PB : What you are doing has that 60's/70's sound, but you also update it to sound modern.

MN : I hope so.

RO : In some ways I don't think what we do is retro. A lot of
people try to get us in that pocket, but I don't see that. We use drone and feedback.

PB : What age is your audience ? I can imagine it is everyone from people in their 20's and up until their 60's.

MN : It depends upon where we play. On this tour with Robin, the audience has been older, but we have played Track and Field shows where everyone has been younger than us.

PB : I thought 'Uncut' would fall in love with you guys.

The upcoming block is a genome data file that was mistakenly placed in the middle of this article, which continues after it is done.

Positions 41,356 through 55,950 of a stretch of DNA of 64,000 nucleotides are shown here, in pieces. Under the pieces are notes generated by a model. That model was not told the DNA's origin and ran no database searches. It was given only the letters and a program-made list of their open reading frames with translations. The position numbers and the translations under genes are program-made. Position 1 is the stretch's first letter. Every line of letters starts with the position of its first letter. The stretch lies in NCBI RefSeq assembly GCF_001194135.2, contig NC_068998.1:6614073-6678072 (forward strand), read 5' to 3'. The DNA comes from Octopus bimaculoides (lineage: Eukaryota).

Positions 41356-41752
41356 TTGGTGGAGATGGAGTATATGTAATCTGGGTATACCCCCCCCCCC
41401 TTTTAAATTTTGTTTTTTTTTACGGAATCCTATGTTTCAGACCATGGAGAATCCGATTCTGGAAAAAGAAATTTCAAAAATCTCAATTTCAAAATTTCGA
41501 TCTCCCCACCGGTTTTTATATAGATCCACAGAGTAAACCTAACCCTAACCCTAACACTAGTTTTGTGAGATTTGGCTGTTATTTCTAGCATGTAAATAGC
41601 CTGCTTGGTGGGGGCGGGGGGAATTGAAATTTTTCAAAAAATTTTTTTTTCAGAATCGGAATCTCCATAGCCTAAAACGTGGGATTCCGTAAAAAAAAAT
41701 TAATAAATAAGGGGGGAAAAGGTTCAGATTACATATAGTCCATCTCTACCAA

RO : They gave us a good review but are yet to do a feature.

PB : How did this tour Robin Hitchcock and the Minus 3 come about ?

MN : Robin came down to one of our shows at the Water Rats in London and we gave him a really early demo and he said to us that he really wanted us to come and play some dates with them.

RO : And we said "Yeah, sure, we will come and do a few dates with you" and he said "No, you are going to do them all."

MN : He has been really supportive.

PB : What are your future plans?

RO : I think, we are all itchy to do another album but we all need to finish promoting our first record off. We have a batch of new songs but we all have lives , jobs and other things to deal with but in an ideal world we would like to be working on this all the time.

PB : Thank you.